Last September, the University System of New Hampshire released a preliminary report on Campus Climate. Its purpose was to institutionalize the bunching of panties after students wearing sombreros and fake mustaches at a Cinco de Mayo party on campus rustled some social justice jimmies.
The report began the long process of navel-gazing over Kampus Klimate and the Komplexities of what amounts to Free speech with this.
Members of the UNH Community,
We condemn the disrespectful language and behavior exhibited on campus around the Cinco de Mayo holiday. Here at UNH and on campuses across the country, there has been a disturbing increase in incidents involving uncivil, even hateful, behavior. We condemn all such acts – they have no place at UNH. We invite the campus community to the Granite State Room in the MUB at 7 p.m. tonight for a conversation about these issues and how we can build a stronger, more respectful UNH community. …
This entire document can be summarized as follows. People’s feelings were hurt. At UNH, when people’s feelings are hurt our feelings are hurt, and that’s hurtful. We need to stop being hurtful at all cost.
The solution is the acceptance of the culmination of Marxist social justice philosophy, Inclusive Excellence, which the missive defines.
At this inclusive excellence stage, “diversity” is defined broadly and exists at the highest level of institutional importance as foundational to mission fulfillment and academic excellence. It has become a cultural value that manifests itself in myriad ways, including being protected during difficult economic times and leadership transitions. The focus is on strategic diversity thinking, planning, and implementation of organizational systems and policies designed so that the institution fundamentally changes not only programs and policies, but how the campus community understands the challenges and opportunities of diversity. (Williams, 2013, p. 203)
It sounds like utopian socialist propaganda with a side of compelled speech, or maybe I’ve got those reversed, but the result is the same. Free speech must be sacrificed on this alter to achieve its goals.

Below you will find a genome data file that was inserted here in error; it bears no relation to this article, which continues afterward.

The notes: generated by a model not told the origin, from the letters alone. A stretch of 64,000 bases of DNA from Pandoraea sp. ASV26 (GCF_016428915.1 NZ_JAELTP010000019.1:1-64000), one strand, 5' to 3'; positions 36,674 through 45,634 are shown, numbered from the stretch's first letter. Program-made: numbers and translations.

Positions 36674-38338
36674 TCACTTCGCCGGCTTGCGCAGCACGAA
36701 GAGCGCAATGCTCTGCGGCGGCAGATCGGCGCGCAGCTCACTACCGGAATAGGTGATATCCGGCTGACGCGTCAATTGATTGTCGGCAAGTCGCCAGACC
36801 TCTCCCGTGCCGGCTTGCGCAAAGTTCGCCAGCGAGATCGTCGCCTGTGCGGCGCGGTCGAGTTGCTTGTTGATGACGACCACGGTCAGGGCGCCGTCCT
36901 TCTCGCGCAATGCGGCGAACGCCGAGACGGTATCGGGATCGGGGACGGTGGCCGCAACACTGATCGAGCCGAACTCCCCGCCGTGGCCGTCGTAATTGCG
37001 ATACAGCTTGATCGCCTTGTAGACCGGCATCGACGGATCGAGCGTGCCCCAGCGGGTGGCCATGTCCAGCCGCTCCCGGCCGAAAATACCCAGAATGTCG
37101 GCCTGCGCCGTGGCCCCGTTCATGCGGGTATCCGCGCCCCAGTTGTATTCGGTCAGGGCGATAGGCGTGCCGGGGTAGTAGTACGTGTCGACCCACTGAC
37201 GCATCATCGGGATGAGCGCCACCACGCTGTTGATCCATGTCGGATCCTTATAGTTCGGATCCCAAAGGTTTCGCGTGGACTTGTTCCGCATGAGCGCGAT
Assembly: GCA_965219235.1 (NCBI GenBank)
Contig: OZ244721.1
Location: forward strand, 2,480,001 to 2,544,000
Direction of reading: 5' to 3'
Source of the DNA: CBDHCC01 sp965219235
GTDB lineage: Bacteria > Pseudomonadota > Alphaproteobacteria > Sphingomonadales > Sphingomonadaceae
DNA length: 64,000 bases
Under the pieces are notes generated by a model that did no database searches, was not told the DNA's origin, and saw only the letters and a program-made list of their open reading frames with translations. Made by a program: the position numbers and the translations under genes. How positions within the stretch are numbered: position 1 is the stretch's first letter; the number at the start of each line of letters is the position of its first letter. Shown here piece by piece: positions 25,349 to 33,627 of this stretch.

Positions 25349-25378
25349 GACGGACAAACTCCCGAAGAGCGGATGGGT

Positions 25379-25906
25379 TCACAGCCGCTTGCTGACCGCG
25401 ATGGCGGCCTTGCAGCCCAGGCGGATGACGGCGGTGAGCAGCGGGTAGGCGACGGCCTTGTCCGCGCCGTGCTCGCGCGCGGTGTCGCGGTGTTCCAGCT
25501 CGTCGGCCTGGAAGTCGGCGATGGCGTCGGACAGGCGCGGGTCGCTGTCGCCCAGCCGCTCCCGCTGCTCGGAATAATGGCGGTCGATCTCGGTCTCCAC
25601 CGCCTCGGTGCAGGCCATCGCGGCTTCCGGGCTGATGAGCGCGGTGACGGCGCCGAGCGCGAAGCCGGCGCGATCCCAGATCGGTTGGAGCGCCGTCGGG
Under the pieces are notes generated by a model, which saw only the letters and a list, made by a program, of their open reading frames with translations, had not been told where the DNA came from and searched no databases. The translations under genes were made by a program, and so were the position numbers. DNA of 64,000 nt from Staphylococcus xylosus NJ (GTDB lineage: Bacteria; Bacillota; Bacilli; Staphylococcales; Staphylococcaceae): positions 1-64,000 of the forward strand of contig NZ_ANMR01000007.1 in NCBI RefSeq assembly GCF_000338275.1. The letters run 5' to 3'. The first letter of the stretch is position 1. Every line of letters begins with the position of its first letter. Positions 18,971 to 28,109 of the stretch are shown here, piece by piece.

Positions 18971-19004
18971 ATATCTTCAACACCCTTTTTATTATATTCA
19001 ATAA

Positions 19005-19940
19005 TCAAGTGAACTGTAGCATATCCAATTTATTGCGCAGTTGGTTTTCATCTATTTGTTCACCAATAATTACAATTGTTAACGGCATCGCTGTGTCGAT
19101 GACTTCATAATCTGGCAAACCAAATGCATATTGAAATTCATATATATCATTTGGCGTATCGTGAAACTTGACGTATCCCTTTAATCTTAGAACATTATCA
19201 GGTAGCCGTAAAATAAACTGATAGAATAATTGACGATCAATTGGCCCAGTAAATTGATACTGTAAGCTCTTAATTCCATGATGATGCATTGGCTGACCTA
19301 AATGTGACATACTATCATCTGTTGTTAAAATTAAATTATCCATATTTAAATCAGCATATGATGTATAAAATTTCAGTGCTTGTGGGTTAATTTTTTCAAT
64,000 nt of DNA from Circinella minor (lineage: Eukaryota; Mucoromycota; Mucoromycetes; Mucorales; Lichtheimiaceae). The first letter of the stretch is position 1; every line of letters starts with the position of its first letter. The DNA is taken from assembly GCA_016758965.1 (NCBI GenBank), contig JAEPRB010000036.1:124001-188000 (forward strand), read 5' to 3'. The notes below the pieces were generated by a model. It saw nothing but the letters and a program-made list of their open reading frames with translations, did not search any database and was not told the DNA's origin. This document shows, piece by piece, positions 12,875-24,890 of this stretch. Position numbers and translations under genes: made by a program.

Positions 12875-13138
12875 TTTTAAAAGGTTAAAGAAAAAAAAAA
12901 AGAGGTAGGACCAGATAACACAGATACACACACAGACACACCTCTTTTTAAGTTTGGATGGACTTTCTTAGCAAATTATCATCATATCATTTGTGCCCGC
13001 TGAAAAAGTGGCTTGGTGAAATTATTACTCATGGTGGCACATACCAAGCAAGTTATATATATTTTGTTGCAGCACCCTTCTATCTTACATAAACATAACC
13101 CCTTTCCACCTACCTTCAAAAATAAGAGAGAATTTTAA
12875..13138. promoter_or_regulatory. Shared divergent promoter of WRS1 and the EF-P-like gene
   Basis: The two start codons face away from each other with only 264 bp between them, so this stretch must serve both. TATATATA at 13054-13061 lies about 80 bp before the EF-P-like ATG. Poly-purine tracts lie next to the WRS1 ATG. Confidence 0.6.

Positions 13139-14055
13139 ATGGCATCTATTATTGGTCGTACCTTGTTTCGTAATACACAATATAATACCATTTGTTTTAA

The word ‘speech’ appears only once in all 21 pages, under additional resources.
ii And Campus for All: Diversity, Inclusion and Freedom of Speech at U.S. Universities. 2017. PEN Campus Report. 103 pages. Available as a pdf
Protecting it as a foundation of educational excellence is not part of the UNH future.
Free Expression, likewise, receives scant coverage as a neutered replacement philosophy. The word expression appears four times and only once modified by “free,” in the last “additional resource.
I’d have preferred to see my tax dollars going toward something that defends free speech and free expression. Instead, UNH is facilitating an enforced orthodoxy that can’t be bothered with either.
How do you engage in an open debate if words, ideas, or expressions are censored by the Kampus Kulture? The pall of intimidation compelled speech creates makes open discourse impossible.
If, at any moment, you accidentally put two words together that should never be together or wear the wrong accessory (and you can never know for certain what might trigger someone else “in the community”) the Social Justice Stasi will have you impounded in the cultural gulag, a punishment that can come with any number of responses from being defrocked up to and including physical assault and riots.
And since you have no idea “who will be offended by what” your very existence on campus is forever under a perpetual gag order.
There’s nothing in the recruitment brochure about any of this, so I don’t suppose you’ll be advertising the imminent need for Mao suits to avoid future sartorial triggering?
You’d like to think that’s absurd but they are already dressing their language and behavior in them and pretending it’s anything else is insane.